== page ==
Land Surveying Photos

Center ¼ Corner

Northern Sauk County, WI
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Thoughts

  • Wow, that's a great monument!

    One of the things i find interesting about surveying is that you sometimes find monuments and other evidence which are a century old or even older.

  • Matt, that's a great example.  I think it is the first U.S. Public Land Survey Monument Record "dossier", "tie-sheet" ever shared on LSU.  Can you post it in .jpg?

  • https://storage.ning.com/topology/rest/1.0/file/get/1201176359?profile=original
  • It is always a treat to find evidence that is a century old.  In a hundred years from now, in 2111, my "footsteps" should be as easily retraced.

  • For those of us who do not know, BT means Bearing Tree.  A bearing tree is a tree near the corner that has been marked and has been documented as such, with a direction and distance to the true corner.

  • Scott,

    As the stone was tipped, but two BTs remained, I actually set a rod from the Bts that fit the base of the stone. So, there is a rod below the stone that rings out very nice.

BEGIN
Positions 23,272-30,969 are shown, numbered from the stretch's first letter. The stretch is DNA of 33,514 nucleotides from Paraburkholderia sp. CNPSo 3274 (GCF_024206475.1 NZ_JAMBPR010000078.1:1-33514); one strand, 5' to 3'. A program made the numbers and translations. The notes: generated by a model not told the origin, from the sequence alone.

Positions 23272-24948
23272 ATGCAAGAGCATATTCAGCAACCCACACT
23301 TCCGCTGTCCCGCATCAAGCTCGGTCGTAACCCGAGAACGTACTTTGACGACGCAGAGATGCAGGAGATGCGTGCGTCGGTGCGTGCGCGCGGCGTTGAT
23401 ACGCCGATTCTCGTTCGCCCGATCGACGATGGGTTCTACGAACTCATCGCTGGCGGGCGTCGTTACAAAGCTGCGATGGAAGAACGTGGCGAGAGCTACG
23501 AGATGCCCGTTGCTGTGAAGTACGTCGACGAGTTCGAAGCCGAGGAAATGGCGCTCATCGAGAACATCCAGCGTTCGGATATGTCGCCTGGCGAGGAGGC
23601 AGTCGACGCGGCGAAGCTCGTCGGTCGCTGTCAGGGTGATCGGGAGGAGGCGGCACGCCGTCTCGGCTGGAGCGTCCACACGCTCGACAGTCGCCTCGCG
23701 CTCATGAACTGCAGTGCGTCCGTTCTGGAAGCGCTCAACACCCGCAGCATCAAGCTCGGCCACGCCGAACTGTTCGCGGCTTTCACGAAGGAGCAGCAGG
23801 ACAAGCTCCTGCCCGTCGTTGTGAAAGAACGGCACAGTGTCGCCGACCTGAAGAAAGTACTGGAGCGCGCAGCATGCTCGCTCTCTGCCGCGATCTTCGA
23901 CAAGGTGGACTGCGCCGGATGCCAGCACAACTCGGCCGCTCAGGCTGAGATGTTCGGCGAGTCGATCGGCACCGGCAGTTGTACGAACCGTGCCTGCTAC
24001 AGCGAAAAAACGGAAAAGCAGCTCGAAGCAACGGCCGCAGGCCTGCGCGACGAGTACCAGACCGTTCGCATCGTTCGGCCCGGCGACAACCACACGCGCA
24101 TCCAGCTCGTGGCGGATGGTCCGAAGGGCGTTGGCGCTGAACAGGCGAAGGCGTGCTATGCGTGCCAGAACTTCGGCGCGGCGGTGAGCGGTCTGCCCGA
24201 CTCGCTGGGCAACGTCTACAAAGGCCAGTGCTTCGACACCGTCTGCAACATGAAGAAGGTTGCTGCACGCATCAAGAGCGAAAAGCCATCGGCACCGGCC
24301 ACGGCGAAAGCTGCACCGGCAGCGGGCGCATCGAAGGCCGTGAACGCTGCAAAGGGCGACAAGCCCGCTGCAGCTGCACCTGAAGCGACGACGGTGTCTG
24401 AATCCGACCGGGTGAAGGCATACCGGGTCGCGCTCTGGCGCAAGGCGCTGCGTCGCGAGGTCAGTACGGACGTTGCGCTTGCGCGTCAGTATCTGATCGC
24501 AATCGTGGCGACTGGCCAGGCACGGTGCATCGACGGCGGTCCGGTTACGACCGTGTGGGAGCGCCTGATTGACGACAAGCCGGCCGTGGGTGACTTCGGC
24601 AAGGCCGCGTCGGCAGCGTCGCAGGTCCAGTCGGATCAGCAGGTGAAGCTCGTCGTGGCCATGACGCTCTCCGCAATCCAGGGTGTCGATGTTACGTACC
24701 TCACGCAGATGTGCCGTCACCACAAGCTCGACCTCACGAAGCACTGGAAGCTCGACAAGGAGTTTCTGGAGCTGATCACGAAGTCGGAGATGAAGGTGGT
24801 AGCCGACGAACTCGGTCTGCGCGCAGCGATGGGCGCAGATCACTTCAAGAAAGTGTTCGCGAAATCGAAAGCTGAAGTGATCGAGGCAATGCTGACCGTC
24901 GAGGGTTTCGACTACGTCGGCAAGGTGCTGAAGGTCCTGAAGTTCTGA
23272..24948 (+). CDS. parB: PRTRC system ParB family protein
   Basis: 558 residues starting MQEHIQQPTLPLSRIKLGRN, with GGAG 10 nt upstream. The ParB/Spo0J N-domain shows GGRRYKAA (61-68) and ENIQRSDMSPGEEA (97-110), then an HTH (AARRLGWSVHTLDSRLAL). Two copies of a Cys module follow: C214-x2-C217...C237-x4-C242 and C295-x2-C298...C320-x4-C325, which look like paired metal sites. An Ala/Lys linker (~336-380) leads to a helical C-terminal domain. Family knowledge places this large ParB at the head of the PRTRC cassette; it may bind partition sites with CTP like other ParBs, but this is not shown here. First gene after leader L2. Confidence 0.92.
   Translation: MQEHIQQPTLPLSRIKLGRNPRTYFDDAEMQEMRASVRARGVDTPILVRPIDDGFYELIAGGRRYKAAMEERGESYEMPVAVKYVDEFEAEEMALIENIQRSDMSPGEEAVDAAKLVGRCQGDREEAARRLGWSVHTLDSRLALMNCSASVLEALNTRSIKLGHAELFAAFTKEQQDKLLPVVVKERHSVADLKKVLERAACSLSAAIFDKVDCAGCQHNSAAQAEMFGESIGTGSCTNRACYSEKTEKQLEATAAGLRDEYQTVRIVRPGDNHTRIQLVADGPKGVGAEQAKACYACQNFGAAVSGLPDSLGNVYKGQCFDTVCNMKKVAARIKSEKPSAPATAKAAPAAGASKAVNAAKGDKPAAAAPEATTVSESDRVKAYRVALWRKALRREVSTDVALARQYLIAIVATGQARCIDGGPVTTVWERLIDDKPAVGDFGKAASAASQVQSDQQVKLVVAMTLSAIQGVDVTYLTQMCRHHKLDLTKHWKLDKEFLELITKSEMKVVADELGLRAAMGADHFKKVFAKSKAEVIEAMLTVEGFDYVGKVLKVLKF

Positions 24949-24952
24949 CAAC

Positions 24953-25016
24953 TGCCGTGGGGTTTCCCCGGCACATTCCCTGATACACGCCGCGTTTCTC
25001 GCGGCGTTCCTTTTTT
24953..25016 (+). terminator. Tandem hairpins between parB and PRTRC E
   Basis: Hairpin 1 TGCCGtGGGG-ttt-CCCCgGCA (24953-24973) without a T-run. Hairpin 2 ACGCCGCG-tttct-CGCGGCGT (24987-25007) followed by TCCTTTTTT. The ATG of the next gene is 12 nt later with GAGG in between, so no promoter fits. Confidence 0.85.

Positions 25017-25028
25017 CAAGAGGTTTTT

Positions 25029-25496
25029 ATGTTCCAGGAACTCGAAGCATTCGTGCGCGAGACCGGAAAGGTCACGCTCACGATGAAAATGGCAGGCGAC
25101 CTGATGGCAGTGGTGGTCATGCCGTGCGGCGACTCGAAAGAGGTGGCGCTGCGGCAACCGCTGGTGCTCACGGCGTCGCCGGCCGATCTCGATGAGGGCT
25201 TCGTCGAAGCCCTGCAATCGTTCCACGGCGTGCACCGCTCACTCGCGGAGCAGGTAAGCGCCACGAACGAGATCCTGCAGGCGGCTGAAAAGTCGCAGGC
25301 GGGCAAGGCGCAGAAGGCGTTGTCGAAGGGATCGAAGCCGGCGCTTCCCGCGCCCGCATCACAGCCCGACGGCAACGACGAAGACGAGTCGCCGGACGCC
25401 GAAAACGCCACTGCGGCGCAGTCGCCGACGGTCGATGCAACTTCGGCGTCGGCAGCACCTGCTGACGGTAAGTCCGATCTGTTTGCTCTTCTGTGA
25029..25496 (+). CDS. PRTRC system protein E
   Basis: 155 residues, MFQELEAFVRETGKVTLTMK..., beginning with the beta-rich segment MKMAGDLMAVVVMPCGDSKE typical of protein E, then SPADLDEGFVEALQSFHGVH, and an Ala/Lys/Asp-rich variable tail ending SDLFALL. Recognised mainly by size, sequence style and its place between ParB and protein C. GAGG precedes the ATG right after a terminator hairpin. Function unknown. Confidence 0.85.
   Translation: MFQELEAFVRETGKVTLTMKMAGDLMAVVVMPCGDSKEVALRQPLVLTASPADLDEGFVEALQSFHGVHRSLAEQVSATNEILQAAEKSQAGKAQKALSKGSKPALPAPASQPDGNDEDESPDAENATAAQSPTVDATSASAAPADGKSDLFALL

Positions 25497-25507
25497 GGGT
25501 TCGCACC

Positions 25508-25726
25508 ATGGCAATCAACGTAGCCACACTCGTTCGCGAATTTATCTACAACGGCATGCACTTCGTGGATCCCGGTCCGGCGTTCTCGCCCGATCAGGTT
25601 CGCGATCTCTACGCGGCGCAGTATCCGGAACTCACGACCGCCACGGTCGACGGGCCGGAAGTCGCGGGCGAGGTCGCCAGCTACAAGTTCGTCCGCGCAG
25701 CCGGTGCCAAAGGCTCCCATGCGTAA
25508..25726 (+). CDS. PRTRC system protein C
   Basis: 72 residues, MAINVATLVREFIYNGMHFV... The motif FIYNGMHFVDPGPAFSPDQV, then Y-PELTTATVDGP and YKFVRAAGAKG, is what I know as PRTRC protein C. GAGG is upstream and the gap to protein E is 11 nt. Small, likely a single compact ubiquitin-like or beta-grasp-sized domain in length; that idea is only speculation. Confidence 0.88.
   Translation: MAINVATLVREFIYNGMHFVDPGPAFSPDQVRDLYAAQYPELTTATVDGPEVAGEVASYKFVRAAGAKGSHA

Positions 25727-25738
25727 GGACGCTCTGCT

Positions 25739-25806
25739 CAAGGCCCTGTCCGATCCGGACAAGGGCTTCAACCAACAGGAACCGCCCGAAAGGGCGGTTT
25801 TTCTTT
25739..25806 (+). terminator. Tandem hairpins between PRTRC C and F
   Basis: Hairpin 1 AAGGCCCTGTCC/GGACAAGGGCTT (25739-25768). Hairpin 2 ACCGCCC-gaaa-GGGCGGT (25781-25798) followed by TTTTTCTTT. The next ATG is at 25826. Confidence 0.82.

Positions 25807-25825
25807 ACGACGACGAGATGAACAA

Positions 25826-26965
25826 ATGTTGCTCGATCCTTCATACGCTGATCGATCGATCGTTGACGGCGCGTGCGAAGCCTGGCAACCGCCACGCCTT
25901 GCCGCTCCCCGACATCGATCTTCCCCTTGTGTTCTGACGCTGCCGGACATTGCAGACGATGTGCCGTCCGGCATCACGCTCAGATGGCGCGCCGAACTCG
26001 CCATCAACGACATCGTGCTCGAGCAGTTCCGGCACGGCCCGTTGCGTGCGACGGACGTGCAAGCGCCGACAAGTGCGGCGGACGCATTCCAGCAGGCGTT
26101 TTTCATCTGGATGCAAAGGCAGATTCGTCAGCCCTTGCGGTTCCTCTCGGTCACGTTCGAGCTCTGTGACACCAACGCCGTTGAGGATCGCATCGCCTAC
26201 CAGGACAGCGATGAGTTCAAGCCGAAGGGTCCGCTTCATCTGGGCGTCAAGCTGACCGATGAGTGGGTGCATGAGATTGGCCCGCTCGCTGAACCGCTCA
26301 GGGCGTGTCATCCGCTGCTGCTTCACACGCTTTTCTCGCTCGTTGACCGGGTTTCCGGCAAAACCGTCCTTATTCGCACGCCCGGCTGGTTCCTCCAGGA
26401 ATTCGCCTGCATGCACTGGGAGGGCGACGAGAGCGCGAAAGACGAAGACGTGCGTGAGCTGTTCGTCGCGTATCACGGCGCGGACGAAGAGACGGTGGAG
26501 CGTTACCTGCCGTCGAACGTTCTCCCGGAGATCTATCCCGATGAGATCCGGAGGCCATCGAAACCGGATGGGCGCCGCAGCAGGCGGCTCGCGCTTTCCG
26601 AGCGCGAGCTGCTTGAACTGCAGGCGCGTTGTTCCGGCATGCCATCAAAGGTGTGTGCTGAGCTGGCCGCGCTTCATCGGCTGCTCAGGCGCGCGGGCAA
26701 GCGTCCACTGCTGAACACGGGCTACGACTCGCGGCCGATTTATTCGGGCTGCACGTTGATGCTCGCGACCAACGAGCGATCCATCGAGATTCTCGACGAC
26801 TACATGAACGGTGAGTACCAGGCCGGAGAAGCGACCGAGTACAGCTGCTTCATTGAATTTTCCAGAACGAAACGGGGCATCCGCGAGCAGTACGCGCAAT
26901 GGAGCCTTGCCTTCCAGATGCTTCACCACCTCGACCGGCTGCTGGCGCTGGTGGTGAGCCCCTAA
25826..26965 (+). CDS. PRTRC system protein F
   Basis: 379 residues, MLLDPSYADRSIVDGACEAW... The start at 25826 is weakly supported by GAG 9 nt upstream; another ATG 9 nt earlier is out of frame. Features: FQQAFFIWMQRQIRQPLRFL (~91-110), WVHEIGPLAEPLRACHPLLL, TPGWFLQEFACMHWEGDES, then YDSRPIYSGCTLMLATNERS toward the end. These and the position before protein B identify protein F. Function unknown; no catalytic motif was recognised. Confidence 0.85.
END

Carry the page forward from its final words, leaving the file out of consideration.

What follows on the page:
I actually had to rake leaves for a bit and cut out some fallen trees to get the stone once i found and figured out the BTs and their orientation:

    Probably spent the better part of a morning figuring it out.  This is a great opportunity for me to post a document; I will throw a .PDF of the tie sheet up in a little while.

    Matt

  • Awesome.  I have not found one like this yet.  I wish all the stone monuments in Wisconsin could be so obvious.  Did you place a magnet there?  I like to place magnets at stone monuments so that I can find them again with a metal detector.  I have yet to find a good stone finder manufacturer.

  • Wow! Thank you for sharing this picture.. :)

  • Arnel,

    The stone was found as set by a County Surveyor in the early 1900s along with two bearing trees still standing. He made a nice cut in the stone. Here is another shot of it lying down, as I found it tipped:

    Matt

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